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Looking at some x86_64 GCC inline assembly, I have come across the following construct:

int x;
__asm__( "<opcode> %0" : "=m" (*&x) );
                               ^^^

This seems to be some quirk to make the compiler do... something. But on the C level, it's a no-op, so I am wondering... what is this reference-dereference for, and isn't there a less quirky way to achieve the same?

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    Just a guess, but I think that the writer of the code either didn't understand that the use of a memory constraint would force the compiler to generate code that would produce an actual memory address or there was some old version of a compiler that required this to avoid some kind of error or warning. I'm assuming that there was no inline comment saying why this was done. I would have written it as __asm__( "<opcode> %0" : "=m" (x) ); Commented May 30 at 18:18
  • If you had used register int x it should produce an error because even if x was in memory (register is only a hint), you still can't take the address of a register variable. Commented May 30 at 18:28
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    Can you provide a link to the code where you found this? The context might help explain it. Commented May 30 at 18:29
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    I agree with @MichaelPetch that it is a no-op and the *& serves no functional purpose at all. Context will hopefully give a hint as to why it was used, but some guesses: (1) author is confused; (2) author for their own reasons thinks this way is clearer; (3) auto-generated code; (4) author originally wrote "=m" (&x) which is a common error, then fixed it by adding * instead of removing &; (5) author originally had several erroneous instances of "=m" (ptr) and fixed them in bulk by just adding * everywhere. Commented May 30 at 18:48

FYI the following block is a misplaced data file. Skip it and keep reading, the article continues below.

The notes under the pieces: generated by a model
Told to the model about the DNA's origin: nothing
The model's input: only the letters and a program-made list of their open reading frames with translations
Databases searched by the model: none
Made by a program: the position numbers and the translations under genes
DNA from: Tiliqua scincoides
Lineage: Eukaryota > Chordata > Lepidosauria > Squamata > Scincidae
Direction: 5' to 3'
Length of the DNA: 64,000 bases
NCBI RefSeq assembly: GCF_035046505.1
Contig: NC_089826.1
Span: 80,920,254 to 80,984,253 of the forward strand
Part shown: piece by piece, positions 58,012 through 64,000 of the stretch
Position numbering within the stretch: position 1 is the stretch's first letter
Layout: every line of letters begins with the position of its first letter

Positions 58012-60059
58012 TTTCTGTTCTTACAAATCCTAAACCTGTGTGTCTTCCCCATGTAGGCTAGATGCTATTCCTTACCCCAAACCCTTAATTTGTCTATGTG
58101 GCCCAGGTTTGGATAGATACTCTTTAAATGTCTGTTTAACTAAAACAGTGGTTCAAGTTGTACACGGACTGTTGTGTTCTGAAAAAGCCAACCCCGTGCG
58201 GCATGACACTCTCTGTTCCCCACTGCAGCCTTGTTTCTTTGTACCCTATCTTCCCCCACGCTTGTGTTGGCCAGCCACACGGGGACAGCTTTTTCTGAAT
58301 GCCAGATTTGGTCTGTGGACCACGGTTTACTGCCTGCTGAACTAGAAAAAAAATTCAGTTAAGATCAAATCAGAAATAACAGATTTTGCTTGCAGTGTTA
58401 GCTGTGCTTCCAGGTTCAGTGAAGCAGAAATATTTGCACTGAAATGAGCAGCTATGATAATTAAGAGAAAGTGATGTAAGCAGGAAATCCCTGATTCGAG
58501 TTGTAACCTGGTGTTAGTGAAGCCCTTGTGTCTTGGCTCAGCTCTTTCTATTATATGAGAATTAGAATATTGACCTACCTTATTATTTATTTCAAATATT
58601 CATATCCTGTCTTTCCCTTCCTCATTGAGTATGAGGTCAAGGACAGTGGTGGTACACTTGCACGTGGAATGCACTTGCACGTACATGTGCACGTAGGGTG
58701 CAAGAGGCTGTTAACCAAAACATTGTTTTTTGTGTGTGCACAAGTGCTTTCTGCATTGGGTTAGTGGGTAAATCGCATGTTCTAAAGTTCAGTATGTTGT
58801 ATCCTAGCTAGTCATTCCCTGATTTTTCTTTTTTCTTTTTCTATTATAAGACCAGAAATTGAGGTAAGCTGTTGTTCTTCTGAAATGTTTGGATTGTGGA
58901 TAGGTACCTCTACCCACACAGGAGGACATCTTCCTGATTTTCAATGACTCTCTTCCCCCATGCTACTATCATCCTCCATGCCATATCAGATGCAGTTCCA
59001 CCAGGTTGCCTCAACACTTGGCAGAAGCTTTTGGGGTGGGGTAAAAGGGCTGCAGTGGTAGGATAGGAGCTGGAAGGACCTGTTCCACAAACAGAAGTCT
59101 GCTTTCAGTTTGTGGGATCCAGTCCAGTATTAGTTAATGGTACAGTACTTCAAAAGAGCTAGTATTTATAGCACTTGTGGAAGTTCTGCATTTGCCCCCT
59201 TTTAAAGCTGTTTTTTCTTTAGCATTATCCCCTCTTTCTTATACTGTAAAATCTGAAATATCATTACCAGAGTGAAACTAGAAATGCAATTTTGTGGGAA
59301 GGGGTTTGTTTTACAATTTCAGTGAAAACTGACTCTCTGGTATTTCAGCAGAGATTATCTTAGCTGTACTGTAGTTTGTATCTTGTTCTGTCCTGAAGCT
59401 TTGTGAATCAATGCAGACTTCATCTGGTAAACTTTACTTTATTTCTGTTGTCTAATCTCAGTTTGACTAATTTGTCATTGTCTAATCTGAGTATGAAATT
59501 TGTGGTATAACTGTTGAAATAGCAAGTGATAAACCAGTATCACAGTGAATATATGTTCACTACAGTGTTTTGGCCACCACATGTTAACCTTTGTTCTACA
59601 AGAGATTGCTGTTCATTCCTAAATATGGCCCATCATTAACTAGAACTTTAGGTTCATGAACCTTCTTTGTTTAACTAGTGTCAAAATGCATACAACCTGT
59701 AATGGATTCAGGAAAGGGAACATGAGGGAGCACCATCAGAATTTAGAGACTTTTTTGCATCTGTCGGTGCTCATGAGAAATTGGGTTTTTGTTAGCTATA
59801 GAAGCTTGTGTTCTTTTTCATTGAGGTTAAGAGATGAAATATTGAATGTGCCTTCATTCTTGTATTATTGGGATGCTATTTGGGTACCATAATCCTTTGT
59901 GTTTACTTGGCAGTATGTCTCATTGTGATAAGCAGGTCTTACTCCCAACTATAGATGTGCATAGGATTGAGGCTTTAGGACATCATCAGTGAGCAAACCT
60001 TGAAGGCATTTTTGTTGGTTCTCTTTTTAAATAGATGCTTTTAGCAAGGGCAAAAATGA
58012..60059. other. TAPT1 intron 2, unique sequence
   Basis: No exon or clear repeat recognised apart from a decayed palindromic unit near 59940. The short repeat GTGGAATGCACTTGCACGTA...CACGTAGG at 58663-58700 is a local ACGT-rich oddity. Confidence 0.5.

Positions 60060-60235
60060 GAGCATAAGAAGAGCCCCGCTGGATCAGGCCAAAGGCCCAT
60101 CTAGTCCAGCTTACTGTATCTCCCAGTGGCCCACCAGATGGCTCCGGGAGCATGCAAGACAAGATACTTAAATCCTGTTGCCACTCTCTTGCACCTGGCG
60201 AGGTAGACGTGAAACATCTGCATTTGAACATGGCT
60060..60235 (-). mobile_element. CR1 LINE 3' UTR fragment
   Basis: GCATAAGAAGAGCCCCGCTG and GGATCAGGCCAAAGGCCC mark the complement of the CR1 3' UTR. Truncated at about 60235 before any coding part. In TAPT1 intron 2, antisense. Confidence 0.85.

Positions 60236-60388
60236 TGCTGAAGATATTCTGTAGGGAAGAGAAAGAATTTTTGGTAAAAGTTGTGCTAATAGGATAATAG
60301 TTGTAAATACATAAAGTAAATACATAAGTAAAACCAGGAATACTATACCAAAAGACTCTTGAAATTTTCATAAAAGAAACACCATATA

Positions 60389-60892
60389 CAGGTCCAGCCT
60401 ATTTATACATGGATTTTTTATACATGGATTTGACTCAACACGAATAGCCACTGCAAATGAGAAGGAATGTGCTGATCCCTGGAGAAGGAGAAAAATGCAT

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    @DevSolar: Thanks. I edited a link into your question. Commented May 30 at 20:08

1 Answer 1

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As far as I know, it doesn't serve any functional purpose at all. It would be functionally equivalent, and more concise, to simply write "=m" (x).

There could be a certain logic to writing "=m" (*&x) or "m" (*&x) as a stylistic choice. Often when using inline assembly with an m operand, you already have a pointer to the memory to be used, and so then you need to use "m" (*ptr). This can be a little counterintuitive, since after all it is the value of ptr that will get used within the asm code. So it's easy to get this wrong and write "m" (ptr) instead, which the compiler won't catch as there are no type constraints on asm operands. Thus the author might have decided to always prefer to write a memory operand in the form "m" (*expr), and so in code where we have the variable x instead of a pointer to it, following this rule would lead to writing "m" (*&x).

(The compiler would refuse to compile "=m" (&x) because &x is not an lvalue, but if it were an input operand instead, "m" (&x) could result in the compiler materializing the address of x in stack memory, which is of course not what is wanted. Current versions of gcc will treat "m" (&x) as an error, but in older versions it was a non-fatal warning, so perhaps in even older versions it was silently accepted.)

On the other hand, in the commit that introduced this code, there are other instances where the "m" (x) form is used. Perhaps the commit contains code written by multiple authors, or a single author who simply didn't follow their own conventions consistently.


Regarding some of the explanations suggested in other comments and answers: